Warfighting strategy to change after US loses war games to China
August 2, 2021

The U.S. military plans to change its warfighting strategy after getting its “ass handed to it” by China in war games conducted last fall.

In 2018, the National Defense Strategy Commission (PDF) found mounting concerns about the U.S. military’s ability to handle China in a war over Taiwan.

To avoid a potential failure, the Department of Defense (DoD) has announced it is reorienting the way it wages war.

“Expanded maneuver” is what the DoD has termed their new strategy.

Secretary of Defense Mattis in China

U.S. Secretary of Defense James N. Mattis meets with China’s Minister of Defense Gen. Wei Fenghe at the People’s Liberation Army’s Bayi Building in Beijing, China, on June 28, 2018. (DoD photo by Army Sgt. Amber I. Smith)

The value of war games

Last week, Air Force Gen. John E. Hyten spoke on the new strategy at the National Defense Industrial Association’s Emerging Technologies Institute.

Gen. Hyten said, “Expanded maneuver involves understanding how adversaries can operate in all domains and how to stop them while protecting DOD and coalition forces.”

This shift comes after multiple reports pertaining to failed war games conducted during the fall of 2020. In the simulations, China won every time.

Following his acknowledgement of the need for change, Hyten said, “In today’s world, with hypersonic missiles, with significant long-range fires coming at us from all domains, if you’re aggregated and everybody knows where you are, you’re vulnerable.”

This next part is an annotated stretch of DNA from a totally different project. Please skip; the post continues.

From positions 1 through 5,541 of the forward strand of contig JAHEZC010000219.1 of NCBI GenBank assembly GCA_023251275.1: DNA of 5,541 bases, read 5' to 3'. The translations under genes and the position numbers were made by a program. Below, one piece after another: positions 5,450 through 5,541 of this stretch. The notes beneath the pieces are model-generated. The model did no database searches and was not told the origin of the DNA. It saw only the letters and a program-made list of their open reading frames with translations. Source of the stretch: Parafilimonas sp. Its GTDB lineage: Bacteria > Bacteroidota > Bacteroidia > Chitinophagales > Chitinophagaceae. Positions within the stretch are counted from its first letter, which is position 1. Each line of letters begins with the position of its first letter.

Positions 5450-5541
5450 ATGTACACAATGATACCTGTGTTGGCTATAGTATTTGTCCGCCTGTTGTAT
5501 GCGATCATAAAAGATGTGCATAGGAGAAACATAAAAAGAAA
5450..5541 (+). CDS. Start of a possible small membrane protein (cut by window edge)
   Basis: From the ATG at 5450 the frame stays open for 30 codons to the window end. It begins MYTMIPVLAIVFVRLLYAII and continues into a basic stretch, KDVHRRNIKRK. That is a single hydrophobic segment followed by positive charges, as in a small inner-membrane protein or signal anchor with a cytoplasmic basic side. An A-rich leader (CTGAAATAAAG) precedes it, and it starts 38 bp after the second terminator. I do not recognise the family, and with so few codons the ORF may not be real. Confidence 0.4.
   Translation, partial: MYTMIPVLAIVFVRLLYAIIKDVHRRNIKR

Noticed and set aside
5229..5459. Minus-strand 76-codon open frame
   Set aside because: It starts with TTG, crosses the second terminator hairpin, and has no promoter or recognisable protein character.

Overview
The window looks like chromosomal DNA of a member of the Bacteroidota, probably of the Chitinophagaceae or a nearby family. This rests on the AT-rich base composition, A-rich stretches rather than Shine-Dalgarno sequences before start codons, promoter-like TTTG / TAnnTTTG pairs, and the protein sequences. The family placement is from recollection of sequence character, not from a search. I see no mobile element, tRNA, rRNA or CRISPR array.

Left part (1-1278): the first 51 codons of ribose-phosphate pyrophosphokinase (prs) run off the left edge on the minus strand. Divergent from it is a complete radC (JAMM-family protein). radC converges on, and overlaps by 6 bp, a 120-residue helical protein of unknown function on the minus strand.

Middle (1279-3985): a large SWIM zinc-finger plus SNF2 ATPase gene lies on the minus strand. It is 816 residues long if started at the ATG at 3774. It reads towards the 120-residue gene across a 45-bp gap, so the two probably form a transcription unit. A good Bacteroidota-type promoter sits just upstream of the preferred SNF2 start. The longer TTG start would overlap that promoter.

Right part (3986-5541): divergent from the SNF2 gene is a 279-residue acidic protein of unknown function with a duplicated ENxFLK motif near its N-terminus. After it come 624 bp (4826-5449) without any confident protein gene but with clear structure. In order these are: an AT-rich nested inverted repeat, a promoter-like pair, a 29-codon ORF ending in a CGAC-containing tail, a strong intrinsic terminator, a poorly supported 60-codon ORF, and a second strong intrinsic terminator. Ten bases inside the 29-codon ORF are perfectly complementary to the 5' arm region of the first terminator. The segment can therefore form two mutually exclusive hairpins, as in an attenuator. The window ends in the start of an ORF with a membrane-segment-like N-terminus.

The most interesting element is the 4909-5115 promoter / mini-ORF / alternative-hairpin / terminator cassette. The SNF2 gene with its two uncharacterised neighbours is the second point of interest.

Expeditionary warfare, or, warfighting with aggregated units positioned away from bases, has been determined as the main cause for failure.

The US has long upheld this strategy in previous wars, but in theaters where China reigns, the plan appears to be faulty.

Warfighting model

An example of a life-like miniature model of a war zone to help wargamers have the best training available. (Photo by Chavonne Ford, contractor in support of FD/MCWL Wargaming)

Four major changes

There are four areas being altered by the expanded maneuver strategy. These are: contested logistics, joint fires, joint all-domain command and control, and information advantage.

Logistics in a contested environment is never an easy task, especially when it is contested by a near peer rival like China.

“Contested logistics has been an area of rich study, rich conversation, and we’re changing our entire logistics approach because of it.” Hyten commented.

When it comes to joint fires, the goal is to leave the enemy befuddled. This is done by opening up the range of choices for where to fire from and who can fire.

By opening up all attack options, an adversary is left with no ability to predict the order by which that would happen.

For command and control, the DoD is looking to its new cloud initiative. The cloud service is called the Joint Warfighting Cloud Capability (JWCC).

The JWCC initiative seeks to unify information for the sake of making warfighting decisions faster than ever.

Similar to command and control, the fourth shift is in information advantage. This change seeks to enable interoperability across the joint force and with allies and partners.

The new cloud will not only allow for faster decisions on behalf of the U.S. It will also give allies that capability.

However the new configuration may play out, it is more important than ever to acknowledge and learn from the weaknesses of prior strategies.

Also Read: Hacking Back: Cyber Command lawyer pushes for speedier military responses

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